This was a swirly, twirly, goopy Memorial weekend.
Three hour drive north to Traverse City. The beginnings of a sinus infection had left my throat sore and my normally angelic voice croaking like Harvey Fierstein. I had just bought the new Green Day album so I was singing/croaking out loud all the way up while green glops of sinewy fluid slung onto the dashboard and my family as they covered their ears and eyes in horror. Their steady pleadings to Stop Singing Like That and Stop Snotting Up The Family only goaded me to crank up the volume and sing-phlegm louder.
I did sign up for the Bayshore 10k. I felt like crap the night before but figured I could muster 40-45 minutes worth of work in the morning and then lapse into a childlike needy state for the rest of the day. My demands would be hot soup, foot rubs, and a soothing tassel-filled belly dance by Mrs. Nitmos.
The Bayshore is a fairly flat, fast course and features a 10k, half and full marathon. I’ve done the marathon but not the 10k. In fact, I’d never done a 10k before. The marathoners depart from the start area first followed a few minutes later by the 10k’ers. Since the 10k’ers are moving at a quicker pace, we get to run up the back of the marathoners between miles 2 and 3 before turning around and heading back.
I had targeted a first mile at 7 minutes followed by a second mile at 6:45 and then the remaining miles below 6:40. The hope was to come in around 41:30 or so. My SOS2 goal is 40:00 for this distance. With the lack of speed training this spring combined with the swirling mucus in my frontal lobe, I was just a curious as you, the reader, are about how this would turn out.
I took off too fast. Again. (In fact, from now on, I’m just copying and pasting those same preceding 6 words into every race report to save time.)
First mile: 6:39 (featuring a first ½ mile of 3:03 before wising up a bit)
Second mile: 6:33
Third mile: 6:37 (turn around and head back)
Fourth mile: 6:33
During the fourth mile, I happened to recognize a passing runner going in the opposite direction. Normally, I don’t recognize anything but the shoes of the runners in front of me. I happened to look left and see Sun Runner passing by and we both managed a Hey-You-Look Familiar finger point (though only mine was with the index finger.) I don’t think I could have croaked out a hello if I tried.
Shortly after that, I heard someone shout “Feet meet street” from the crowd in the opposite lane. I waved, again, as my voice was incapable of mustering a shout. But then I thought, maybe that was just a person who likes to vocally express their physical actions. Maybe after shouting feet meet street, she said now I’m breathing in and out and moving legs or something like that. It was pretty presumptuous of me to assume that it was directed at me.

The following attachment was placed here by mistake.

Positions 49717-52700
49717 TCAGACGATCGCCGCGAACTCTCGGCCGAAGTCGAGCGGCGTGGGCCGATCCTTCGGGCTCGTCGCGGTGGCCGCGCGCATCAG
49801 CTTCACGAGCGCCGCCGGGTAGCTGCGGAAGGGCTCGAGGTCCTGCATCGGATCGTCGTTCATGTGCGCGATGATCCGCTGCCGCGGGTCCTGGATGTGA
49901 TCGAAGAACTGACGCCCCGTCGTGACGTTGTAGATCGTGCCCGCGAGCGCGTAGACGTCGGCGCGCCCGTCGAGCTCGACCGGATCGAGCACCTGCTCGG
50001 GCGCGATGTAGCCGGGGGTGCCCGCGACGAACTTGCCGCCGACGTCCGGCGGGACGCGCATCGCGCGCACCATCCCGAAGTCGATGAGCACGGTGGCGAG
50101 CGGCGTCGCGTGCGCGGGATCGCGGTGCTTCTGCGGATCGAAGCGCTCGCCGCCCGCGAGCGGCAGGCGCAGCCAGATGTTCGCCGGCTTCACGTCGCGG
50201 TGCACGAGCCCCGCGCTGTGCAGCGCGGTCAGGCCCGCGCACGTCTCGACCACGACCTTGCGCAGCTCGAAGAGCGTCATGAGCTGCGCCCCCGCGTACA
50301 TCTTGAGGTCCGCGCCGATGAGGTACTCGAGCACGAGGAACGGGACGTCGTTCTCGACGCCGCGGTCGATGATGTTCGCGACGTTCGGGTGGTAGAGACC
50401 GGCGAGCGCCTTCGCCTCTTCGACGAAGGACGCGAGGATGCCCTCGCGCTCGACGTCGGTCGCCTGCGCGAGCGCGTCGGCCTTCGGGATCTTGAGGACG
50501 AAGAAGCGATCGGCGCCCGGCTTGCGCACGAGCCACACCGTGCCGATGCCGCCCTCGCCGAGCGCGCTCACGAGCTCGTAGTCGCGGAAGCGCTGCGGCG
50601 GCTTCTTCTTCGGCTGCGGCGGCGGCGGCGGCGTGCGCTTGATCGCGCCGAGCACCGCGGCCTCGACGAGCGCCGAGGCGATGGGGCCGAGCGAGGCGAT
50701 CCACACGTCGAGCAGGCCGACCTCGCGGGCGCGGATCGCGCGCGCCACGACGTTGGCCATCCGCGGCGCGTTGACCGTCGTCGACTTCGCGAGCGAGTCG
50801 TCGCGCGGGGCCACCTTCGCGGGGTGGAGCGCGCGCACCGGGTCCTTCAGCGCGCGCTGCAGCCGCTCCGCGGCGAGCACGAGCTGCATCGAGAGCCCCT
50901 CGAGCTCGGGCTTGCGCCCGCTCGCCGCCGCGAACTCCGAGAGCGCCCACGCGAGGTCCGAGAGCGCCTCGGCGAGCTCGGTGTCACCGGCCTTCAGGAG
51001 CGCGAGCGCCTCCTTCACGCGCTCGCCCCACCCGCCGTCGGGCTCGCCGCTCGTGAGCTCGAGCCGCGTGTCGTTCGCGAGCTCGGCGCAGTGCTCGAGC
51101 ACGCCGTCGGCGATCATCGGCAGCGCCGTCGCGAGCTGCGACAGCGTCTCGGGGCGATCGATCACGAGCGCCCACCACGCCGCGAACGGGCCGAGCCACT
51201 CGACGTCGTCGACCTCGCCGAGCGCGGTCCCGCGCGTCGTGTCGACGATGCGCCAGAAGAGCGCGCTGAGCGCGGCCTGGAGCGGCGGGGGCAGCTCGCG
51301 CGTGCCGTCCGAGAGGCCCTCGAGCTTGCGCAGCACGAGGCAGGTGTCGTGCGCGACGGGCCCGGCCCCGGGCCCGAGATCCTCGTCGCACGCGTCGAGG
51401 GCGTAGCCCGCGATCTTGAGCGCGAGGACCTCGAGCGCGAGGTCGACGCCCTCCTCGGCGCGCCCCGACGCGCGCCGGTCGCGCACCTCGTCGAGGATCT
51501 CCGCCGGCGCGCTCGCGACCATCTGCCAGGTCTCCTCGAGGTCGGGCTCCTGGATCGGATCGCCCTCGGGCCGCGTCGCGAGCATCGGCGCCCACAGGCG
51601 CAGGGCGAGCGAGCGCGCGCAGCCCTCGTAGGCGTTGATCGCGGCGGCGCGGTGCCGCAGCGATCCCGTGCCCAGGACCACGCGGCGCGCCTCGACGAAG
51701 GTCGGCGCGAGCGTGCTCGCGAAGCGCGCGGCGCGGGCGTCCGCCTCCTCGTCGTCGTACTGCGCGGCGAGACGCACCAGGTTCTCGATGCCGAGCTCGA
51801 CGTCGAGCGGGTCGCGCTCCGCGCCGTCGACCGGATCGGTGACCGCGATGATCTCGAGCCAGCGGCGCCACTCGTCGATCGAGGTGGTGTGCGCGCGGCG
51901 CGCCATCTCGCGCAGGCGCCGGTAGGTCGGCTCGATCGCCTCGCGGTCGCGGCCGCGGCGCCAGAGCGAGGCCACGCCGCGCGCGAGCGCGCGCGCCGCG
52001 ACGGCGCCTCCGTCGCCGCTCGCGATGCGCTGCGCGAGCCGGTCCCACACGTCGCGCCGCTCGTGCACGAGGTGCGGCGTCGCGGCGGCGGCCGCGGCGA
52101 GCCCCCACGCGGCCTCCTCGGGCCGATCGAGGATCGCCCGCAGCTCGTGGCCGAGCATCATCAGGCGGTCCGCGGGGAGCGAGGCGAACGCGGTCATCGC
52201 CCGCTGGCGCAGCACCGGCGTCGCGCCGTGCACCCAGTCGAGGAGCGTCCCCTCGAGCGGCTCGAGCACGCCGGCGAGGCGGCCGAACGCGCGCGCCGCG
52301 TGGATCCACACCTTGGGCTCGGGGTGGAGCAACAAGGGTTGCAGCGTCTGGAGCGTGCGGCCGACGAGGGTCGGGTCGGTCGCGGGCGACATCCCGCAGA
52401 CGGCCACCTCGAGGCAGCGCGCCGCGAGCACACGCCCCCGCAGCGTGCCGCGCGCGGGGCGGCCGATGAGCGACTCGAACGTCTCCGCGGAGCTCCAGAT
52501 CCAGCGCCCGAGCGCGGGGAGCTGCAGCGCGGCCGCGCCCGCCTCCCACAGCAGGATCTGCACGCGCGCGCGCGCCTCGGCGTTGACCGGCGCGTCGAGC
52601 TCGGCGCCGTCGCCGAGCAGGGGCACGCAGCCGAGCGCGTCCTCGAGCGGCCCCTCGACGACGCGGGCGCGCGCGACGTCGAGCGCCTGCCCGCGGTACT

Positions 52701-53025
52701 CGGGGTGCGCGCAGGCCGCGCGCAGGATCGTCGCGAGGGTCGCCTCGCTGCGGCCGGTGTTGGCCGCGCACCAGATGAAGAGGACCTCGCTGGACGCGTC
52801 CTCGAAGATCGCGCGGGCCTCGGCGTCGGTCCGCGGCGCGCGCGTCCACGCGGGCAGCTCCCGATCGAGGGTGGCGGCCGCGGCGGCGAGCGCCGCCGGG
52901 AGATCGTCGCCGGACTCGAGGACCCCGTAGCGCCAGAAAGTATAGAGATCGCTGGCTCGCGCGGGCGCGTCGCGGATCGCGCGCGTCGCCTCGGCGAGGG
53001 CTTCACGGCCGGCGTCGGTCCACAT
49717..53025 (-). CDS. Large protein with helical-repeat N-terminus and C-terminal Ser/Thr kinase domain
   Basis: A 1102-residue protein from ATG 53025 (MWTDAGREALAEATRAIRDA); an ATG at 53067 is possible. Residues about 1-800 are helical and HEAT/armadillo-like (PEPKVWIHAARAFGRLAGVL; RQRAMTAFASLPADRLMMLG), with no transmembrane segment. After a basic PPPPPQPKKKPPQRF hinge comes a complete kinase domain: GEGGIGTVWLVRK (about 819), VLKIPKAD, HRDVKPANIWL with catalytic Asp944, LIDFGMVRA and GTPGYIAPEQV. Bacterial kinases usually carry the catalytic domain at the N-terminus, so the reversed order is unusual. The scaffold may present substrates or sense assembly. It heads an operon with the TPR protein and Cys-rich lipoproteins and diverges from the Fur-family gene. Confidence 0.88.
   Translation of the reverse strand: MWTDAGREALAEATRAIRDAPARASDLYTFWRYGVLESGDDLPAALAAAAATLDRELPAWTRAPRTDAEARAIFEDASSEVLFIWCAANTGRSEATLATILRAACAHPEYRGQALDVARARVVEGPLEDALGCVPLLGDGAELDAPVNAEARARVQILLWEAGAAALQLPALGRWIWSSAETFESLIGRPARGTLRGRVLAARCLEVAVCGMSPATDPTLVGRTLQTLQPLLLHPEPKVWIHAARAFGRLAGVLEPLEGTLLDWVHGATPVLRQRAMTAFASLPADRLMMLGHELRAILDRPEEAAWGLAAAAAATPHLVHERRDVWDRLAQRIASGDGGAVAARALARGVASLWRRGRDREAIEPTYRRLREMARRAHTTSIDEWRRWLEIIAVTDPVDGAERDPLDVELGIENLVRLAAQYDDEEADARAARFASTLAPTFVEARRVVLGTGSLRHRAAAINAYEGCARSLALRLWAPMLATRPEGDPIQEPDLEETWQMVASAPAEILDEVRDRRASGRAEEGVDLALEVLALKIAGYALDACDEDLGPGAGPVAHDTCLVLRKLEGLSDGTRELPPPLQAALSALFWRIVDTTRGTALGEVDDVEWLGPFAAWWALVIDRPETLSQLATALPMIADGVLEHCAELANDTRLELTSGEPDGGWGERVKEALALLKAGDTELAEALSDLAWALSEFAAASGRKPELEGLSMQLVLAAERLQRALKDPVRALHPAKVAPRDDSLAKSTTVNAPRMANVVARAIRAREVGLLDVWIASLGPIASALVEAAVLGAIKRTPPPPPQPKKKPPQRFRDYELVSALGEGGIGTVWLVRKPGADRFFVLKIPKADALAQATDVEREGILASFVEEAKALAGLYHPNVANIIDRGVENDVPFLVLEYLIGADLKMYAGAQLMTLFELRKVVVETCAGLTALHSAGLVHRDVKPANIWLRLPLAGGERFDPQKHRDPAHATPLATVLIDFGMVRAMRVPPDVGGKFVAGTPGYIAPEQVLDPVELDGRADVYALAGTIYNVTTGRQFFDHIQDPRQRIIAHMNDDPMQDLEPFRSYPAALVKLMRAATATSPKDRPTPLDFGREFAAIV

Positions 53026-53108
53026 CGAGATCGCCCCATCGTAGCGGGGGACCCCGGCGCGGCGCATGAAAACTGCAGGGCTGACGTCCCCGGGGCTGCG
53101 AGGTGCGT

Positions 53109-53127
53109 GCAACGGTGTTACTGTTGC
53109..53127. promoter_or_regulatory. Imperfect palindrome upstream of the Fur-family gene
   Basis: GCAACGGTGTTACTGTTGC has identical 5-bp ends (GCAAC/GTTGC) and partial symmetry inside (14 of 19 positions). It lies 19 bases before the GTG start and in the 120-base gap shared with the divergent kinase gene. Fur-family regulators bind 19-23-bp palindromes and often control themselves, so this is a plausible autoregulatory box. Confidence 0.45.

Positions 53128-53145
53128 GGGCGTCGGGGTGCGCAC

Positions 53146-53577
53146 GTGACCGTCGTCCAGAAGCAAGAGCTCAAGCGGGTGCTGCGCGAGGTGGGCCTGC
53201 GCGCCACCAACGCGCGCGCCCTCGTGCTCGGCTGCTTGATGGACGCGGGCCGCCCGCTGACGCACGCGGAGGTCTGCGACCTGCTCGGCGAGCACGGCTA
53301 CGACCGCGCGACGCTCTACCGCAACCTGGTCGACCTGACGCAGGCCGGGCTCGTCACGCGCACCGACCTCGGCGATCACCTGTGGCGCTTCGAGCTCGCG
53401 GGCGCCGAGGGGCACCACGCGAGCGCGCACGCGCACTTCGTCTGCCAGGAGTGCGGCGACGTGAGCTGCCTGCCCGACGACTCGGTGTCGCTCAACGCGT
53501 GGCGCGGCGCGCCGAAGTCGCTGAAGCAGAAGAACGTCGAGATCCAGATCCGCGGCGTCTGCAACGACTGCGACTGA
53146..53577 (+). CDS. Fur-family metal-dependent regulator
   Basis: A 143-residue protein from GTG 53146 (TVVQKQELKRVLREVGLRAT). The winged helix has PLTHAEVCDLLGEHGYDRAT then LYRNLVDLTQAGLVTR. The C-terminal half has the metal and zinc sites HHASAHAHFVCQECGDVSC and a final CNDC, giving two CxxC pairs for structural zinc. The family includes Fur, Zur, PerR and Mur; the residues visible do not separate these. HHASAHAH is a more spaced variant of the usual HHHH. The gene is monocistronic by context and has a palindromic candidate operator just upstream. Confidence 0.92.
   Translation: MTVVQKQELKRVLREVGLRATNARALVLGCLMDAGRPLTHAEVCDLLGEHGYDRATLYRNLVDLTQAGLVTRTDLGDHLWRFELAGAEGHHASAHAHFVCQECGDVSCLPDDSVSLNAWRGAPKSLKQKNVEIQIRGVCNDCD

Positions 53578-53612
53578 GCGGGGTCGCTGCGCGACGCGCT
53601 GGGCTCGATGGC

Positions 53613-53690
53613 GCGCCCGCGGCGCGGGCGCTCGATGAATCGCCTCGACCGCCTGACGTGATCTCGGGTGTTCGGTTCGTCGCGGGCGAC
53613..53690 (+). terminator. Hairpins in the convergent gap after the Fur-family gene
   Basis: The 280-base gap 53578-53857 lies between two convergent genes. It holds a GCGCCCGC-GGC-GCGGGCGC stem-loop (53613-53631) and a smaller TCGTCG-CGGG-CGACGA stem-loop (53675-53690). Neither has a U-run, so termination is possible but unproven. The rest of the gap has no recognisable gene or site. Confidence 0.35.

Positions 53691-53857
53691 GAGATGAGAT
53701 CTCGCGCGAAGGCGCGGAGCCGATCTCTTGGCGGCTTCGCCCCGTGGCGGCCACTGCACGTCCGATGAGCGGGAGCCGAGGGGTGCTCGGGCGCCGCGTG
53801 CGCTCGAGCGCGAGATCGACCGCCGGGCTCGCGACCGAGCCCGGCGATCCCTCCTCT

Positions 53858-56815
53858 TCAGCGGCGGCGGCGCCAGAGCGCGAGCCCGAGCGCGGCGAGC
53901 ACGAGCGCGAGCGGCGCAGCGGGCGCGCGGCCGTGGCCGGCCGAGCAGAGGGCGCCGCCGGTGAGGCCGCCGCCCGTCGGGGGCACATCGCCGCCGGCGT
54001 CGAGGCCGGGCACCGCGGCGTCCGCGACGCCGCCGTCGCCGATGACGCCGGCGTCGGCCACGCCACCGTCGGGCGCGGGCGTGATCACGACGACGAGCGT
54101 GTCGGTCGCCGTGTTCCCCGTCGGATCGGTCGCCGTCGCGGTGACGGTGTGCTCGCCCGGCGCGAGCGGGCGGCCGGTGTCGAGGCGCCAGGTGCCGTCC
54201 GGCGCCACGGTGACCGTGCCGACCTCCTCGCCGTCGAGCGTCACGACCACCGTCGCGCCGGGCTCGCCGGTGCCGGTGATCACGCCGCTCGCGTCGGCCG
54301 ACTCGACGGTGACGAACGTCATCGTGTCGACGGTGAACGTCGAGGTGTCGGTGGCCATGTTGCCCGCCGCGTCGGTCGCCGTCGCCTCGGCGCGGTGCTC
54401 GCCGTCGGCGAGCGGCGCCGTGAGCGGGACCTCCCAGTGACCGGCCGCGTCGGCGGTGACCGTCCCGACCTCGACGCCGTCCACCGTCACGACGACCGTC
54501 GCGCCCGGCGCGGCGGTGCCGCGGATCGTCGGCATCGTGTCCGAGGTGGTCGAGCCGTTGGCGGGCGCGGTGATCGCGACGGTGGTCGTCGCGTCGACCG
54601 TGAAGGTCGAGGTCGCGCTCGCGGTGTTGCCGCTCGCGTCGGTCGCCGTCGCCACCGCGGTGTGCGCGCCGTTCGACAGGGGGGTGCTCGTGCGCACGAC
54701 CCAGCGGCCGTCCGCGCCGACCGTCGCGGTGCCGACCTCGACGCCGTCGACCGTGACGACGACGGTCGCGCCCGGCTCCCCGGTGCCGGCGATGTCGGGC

Fifth mile: 6:34
Sixth mile: 6:09
Final lap on the high school track: 1:19 (5:22 mile pace!)
Judging by the final 1.22 miles, I probably should have paced a bit faster early on and not run such a defensive, conservative race. Call it 10k Beginner’s Nerves. But behold the steady splits between miles 1-5! You could have set your watch by my metronomic pace (as long as you don’t mind your watch being off by a few seconds every 6 ½ minutes.)
Mrs. Nitmos and I sat up in the stands and watched some friends finish. I never did see Sun Runner come in so I thought maybe I had just vaguely taunted some random, unknown runner. I picked up an age group award. Thankfully, the 35-39 AG was considerably slower compared to the 30-34 and 40-44.
2nd of 82 in age group
36th of 1419 overall
Then, Mrs. Nitmos and I hoped in the car and headed back south 3 ½ hours to attend a wedding, eat prime rib, make fun of the bride and grooms relatives and friends, and drink the free booze.
Back in the car, heading north to Traverse City again for a Memorial weekend cook out. By now, both Mrs. Nitmos and I are spewing green nose mucus and our heads are spinning.
Back in the car, driving 3 hours home. Each stop along the way empties a handful of sickeningly moist Kleenex into a roadside garbage. If the raccoons get in there, you’ll see a lot of ‘em around northern Michigan with green Kool-Aid rings around their mouth. But that ain’t Kool Aid.
Our Memorial weekend was a blur of spinning, dizzy heads, nose expellants and the physical back and forth between northern and southern Michigan. It’s about as close as I want to come to being a Yo-Yo. I’ve been called a Yo-Yo many times but I’ve never actually resembled one before.
In fact, looking back, the only thing that held steady was my 10k pace.
And Congratulations to all the Memorial racers! You know who you are…